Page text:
The gaming world has always been an escape from reality, but soon enough the two will be more intertwined than ever. The rapid development in gaming currency transactions and the technology enabling these could be replicated in the real world.
These are the views of John Mitchell, Co-founder and CEO of Episode Six, an expert and a recognised leader in the global payments industry with decades of experience in leading and growing startups. He started in payments in 2000 when he was the architect of a business shift that led to NetSpend becoming the world’s largest prepaid processor. John also served as CEO of multinational payment companies before co-founding Episode Six.
Speaking to The Fintech Times, Mitchell explains why he believes video games are acting as a catalyst for broader adoption of alternative ways to store and transfer value, and that what is happening in the Metaverse is an index of what consumers will expect more broadly:
As we question the future of payments and where to even begin, gamers may hold the answers on where we should start.
Believe it or not, video games are acting as a catalyst for the broader adoption of alternative ways to store and transfer value. Gamers are becoming accustomed to earning in-game currencies or other symbols of value and being able to transfer that value between digital worlds and even into the physical world. The pressure is on. The need to facilitate the transactions of diverse metrics of value will surely be felt by financial institutions.
In the past year, we’ve seen consumer demand grow for payment methods that expand beyond fiat currency. Consumers are expecting to have the ability to use crypto, loyalty points, gold, and anything else with agreed upon value for every-day purchases. This demand shows no signs of slowing. In fact, research firm IDC forecasts that by 2030, 60 per cent of global consumers will have made a transaction using a unit of value other than a fiat currency. As we look to 2022, cash is no longer king, and payments issuers need to modernise for the next generation of paying customers.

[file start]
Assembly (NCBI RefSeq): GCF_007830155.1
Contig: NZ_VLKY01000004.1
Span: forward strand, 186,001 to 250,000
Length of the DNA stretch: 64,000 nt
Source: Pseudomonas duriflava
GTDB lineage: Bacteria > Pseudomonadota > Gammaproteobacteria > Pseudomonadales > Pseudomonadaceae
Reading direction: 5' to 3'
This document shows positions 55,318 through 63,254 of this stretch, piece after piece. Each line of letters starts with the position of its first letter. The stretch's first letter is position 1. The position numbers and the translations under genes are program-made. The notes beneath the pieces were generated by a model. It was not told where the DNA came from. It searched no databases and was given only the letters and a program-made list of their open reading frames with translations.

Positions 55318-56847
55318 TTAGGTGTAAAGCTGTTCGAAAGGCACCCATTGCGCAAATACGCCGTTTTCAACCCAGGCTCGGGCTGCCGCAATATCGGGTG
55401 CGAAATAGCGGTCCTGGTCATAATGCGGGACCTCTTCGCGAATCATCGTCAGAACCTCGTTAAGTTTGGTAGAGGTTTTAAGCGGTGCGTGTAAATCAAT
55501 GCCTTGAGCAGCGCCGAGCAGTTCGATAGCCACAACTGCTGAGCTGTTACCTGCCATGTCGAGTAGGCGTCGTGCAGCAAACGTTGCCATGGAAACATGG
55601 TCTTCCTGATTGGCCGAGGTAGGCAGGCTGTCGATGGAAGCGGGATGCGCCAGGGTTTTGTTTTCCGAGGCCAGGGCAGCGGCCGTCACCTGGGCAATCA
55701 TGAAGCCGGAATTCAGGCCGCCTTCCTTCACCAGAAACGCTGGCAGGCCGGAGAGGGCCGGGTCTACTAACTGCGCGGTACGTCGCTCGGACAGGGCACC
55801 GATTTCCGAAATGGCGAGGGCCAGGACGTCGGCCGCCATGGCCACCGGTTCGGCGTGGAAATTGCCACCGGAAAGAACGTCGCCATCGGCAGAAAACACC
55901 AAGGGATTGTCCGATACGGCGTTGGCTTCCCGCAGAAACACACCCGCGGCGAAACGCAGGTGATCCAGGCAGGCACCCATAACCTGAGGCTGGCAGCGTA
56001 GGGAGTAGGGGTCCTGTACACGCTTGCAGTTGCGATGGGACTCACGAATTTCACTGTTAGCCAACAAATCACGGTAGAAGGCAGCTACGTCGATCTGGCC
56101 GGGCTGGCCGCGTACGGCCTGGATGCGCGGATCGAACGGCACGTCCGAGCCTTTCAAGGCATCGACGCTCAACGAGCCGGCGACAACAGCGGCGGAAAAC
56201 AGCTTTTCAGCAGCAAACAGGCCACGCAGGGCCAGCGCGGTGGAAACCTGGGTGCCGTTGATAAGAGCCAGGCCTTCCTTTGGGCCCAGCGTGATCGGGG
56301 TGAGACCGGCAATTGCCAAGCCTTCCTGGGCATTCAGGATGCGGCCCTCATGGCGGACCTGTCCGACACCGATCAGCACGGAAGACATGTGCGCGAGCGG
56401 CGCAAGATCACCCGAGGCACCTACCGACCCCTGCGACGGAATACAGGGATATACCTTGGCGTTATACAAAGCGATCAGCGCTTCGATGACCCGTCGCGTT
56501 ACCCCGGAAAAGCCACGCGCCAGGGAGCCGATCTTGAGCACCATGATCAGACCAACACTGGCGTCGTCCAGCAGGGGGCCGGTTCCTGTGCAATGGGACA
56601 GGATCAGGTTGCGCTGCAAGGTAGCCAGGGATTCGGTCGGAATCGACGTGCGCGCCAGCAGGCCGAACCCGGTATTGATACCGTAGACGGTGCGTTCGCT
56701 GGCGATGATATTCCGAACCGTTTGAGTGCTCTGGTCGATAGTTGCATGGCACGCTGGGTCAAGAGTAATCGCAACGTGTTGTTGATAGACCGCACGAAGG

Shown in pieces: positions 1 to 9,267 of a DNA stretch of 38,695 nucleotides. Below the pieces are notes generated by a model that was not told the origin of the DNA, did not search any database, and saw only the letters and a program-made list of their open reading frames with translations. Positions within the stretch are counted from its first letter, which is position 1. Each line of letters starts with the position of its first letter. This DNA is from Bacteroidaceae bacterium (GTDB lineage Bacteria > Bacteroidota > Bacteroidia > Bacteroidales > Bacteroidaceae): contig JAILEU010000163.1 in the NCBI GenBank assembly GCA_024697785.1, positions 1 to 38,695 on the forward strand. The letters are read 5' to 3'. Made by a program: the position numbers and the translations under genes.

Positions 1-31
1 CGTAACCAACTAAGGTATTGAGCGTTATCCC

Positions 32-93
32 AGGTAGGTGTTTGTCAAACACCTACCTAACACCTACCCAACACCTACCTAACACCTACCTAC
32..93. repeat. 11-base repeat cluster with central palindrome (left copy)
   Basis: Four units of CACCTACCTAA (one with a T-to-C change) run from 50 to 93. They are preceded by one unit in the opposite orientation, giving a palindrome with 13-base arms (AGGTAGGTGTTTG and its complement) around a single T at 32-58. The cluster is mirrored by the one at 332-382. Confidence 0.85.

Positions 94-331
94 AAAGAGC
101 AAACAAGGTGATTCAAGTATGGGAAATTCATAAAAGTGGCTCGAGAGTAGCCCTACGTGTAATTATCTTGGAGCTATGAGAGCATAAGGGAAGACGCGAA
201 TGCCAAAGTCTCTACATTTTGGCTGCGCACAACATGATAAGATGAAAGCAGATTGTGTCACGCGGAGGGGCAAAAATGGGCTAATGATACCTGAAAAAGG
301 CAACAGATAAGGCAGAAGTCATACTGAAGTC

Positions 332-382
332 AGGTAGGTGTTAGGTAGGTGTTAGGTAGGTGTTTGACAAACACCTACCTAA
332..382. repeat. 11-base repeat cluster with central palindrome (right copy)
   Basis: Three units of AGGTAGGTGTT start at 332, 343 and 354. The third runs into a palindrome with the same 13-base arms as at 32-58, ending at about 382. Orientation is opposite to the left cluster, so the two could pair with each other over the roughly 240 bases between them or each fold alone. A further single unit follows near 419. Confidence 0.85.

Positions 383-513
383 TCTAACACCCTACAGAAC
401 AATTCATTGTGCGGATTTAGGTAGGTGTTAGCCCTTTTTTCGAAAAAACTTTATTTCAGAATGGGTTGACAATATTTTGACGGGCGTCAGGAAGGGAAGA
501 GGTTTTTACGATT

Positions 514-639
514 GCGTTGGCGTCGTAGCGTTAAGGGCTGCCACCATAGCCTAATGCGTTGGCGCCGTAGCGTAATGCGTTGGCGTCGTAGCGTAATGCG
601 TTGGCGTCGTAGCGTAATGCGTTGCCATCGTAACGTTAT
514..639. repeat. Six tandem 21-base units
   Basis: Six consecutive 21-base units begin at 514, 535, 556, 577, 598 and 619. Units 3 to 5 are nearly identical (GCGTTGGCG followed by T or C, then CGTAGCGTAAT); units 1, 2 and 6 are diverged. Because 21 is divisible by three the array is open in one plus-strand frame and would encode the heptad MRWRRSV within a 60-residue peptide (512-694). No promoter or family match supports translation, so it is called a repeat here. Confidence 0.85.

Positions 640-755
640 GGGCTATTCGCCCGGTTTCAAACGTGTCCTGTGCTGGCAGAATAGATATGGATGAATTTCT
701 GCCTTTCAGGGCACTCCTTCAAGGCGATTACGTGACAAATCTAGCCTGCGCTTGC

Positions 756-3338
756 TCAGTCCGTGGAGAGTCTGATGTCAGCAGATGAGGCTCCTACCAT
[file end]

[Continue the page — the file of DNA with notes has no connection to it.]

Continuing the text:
A driving force
How are these gamers responsible for driving demand for digital assets and other unique units of value?
Take the Alien Worlds game as an example. Alien Worlds is a decentralised finance (DeFi) metaverse on the Ethereum, WAX and BSC blockchains, and players compete using non-fungible tokens (NFTs). Players earn an in-game currency, Trilium, and require this currency to control competing Decentralised Autonomous Organisations, known as “Planet DAOs”. While it sounds elaborate, nearly 3.6 million people are already playing, earning, spending and trading in Alien Worlds.
This trend is just getting started. As Facebook becomes Meta, the so-called metaverse is beginning to enter the mainstream. Crucially, the assets that gamers hold in one of these virtual worlds is portable beyond its boundaries. This is a seismic shift that will be felt far beyond video games and virtual worlds. What is possible in the metaverse is going to start influencing expectations of what is possible back in real life.
Consumers who have experienced multiple units of value – and their extreme portability – in a new generation of virtual world games are not going to accept locked systems in the rest of their lives. Financial institutions need to pay attention – and adapt. What is happening amongst gamers is an index of what consumers will expect more broadly. Financial institutions reluctant to adapt should reconsider.